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> This is why a standard interview approach is to ask
> the applicant to explain in detail what exactly they
> did to produce the sample they are showing: was it all
> their work? a team effort? what challenges did they
> overcome? how did they get their information? what was
> different in this project from other projects listed
> on their resume? and so on.
That is the type of interview approach that has apparently failed the State
of California and other large employers. So the current trend, at least for
the State, is to have applicants provide a detailed skill summary based on
requirements that the state agency defines. The panel interview process
does not consider the resume very much and focuses on the statement of work
and the skill summary. The skill summary that I completed and that got me
the interview contained the six requirements that follow.
1. At least three (3) years experience in developing requirements
2. Knowledge of methodology used for business process design and
3. Experience in or knowledge of developing, documenting and leading
4. Experience in or knowledge of researching and documenting best
5. Experience in or knowledge of the System Development Lifecycle
6. Experience in or knowledge of Rational Unified Process (RUP)
The statement of work included a number of other requirements such as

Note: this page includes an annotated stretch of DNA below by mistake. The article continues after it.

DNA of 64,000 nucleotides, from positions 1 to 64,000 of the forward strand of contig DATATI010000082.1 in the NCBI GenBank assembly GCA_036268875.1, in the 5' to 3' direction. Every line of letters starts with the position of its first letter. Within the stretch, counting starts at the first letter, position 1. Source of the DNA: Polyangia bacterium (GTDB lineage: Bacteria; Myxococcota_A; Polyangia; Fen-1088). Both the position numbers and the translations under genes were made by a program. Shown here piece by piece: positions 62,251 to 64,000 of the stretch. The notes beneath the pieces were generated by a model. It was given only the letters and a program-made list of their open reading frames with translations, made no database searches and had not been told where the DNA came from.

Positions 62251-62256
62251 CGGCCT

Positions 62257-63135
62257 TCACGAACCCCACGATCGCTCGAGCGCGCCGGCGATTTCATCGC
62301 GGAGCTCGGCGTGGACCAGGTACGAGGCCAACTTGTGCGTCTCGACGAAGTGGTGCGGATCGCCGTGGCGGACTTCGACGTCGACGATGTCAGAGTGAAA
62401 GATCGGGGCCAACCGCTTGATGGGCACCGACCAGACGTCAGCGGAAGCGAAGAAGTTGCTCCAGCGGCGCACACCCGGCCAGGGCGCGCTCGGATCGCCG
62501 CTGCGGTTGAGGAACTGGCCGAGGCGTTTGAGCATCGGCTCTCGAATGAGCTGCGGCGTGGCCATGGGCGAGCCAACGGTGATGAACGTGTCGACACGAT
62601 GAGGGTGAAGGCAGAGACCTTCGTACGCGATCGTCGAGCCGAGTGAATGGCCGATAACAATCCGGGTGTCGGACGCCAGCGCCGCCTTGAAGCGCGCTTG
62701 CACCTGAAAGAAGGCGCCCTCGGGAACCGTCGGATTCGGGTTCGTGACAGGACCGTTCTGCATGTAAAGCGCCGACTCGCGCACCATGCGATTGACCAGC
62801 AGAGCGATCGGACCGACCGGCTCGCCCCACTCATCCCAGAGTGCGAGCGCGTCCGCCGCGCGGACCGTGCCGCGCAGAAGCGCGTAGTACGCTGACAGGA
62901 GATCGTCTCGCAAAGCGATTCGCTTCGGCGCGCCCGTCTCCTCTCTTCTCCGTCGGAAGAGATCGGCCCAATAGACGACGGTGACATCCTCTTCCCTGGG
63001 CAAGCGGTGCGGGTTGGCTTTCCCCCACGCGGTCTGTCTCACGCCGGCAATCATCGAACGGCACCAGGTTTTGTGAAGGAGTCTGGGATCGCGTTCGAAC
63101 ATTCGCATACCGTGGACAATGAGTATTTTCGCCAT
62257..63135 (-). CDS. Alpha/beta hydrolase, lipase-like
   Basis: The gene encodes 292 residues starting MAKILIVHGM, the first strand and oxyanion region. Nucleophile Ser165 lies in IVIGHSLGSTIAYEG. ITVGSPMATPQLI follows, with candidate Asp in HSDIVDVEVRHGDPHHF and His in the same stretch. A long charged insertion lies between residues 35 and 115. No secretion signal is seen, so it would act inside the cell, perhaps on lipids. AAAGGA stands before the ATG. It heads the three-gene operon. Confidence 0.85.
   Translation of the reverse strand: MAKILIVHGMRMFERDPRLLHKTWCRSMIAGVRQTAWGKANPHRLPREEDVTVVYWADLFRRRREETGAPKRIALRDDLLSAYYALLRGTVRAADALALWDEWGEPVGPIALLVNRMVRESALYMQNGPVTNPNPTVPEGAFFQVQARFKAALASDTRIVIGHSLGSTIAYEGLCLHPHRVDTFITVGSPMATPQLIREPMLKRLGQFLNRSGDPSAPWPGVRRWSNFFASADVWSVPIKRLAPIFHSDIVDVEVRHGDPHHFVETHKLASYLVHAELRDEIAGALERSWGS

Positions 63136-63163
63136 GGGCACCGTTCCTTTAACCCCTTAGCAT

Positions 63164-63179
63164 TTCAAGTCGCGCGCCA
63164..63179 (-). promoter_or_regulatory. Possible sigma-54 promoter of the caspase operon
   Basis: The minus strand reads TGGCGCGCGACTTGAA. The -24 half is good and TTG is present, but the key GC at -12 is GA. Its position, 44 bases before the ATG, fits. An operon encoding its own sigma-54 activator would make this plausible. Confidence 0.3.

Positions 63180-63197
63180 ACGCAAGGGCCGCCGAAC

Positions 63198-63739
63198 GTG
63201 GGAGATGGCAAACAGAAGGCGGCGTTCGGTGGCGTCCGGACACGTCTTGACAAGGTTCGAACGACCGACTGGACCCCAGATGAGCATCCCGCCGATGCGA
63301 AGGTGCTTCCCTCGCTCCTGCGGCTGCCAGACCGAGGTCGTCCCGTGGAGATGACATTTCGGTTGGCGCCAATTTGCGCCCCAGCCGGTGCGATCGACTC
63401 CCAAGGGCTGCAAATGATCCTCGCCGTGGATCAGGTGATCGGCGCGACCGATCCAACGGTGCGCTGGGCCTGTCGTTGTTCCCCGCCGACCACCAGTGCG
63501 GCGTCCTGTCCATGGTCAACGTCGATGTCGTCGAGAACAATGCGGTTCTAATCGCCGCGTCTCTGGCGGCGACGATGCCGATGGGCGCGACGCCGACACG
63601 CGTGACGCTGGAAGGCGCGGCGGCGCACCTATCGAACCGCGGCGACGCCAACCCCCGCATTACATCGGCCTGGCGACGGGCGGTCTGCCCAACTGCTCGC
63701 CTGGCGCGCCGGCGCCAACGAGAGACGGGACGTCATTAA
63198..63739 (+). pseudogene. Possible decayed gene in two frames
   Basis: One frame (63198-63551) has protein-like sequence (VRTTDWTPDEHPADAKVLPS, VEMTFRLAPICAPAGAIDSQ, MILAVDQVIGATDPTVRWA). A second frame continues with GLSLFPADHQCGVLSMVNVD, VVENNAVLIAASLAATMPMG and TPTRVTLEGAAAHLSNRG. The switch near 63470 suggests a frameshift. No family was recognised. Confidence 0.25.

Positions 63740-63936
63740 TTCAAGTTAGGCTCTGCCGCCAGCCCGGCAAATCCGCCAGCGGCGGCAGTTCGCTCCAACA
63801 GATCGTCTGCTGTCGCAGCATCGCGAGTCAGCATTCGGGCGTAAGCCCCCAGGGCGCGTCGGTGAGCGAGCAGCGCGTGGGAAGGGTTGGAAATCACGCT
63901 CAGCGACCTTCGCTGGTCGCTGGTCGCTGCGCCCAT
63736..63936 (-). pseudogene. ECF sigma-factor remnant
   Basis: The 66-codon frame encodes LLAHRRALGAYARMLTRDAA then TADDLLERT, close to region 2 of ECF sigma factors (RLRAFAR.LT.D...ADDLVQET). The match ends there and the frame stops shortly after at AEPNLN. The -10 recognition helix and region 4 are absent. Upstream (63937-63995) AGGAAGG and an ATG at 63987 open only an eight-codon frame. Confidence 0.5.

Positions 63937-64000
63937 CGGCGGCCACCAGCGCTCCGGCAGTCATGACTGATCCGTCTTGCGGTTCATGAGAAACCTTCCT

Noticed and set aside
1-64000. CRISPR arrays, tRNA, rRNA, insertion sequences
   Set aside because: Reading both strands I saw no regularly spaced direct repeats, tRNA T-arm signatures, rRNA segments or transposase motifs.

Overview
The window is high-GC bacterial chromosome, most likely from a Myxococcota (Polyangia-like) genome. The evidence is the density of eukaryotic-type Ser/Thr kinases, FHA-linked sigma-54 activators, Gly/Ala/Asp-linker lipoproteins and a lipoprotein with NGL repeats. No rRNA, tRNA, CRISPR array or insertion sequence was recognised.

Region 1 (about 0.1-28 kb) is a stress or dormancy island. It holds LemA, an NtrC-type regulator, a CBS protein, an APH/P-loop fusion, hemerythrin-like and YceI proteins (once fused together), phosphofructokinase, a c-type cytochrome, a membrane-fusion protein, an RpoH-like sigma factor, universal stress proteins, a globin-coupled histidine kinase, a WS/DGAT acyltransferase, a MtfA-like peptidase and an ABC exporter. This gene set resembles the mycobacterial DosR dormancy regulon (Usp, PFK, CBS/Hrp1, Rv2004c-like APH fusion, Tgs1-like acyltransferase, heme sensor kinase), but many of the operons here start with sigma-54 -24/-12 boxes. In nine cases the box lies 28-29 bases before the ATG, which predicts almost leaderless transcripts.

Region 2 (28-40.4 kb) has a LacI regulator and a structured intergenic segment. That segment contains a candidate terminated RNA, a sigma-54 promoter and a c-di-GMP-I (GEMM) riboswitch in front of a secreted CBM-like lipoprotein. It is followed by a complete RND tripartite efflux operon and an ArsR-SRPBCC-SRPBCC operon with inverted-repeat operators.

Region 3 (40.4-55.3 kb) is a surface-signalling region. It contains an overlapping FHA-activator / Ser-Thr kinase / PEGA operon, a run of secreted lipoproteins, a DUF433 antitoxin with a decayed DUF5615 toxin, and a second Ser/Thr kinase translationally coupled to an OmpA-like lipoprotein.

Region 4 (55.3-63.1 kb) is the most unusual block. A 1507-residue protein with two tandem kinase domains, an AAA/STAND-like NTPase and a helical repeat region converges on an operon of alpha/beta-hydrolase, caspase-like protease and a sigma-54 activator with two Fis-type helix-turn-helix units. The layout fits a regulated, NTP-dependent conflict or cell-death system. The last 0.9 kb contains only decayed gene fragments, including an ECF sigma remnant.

knowledge or use of JAD, requirements analysis, functional specifications
(or Use Cases), PMO and SDLC methodologies, and Change Management.
Typical interview questions would not get this kind of information. There
also appears to be a trend towards requiring that contractors perform both
the analysis and the writing tasks. One contract presented to me by a
recruiter already had a Business Analyst, but they needed a Technical Writer
to document the Business Analyst's work and I was approached as the
Technical Writer for the contract. That bid was not approved.
I think that the role of the Technical Writer has had a bit of growth and
has reached outside of the areas of software and process documentation and
into areas of business and systems analysis. There may now be a trend to
phase out analysts that cannot document their own work and, at the same
time, phase out writers that cannot analyze the environment that they
What it looks like to me, is that employers are re-organization the market
and consolidating resources within the market. Of course, the client drives
the market, so this is a logical progression. I think that this is a growth
phase that will result in a better and stronger resource pool for technical
communication, although the role of technical writer seems to be getting
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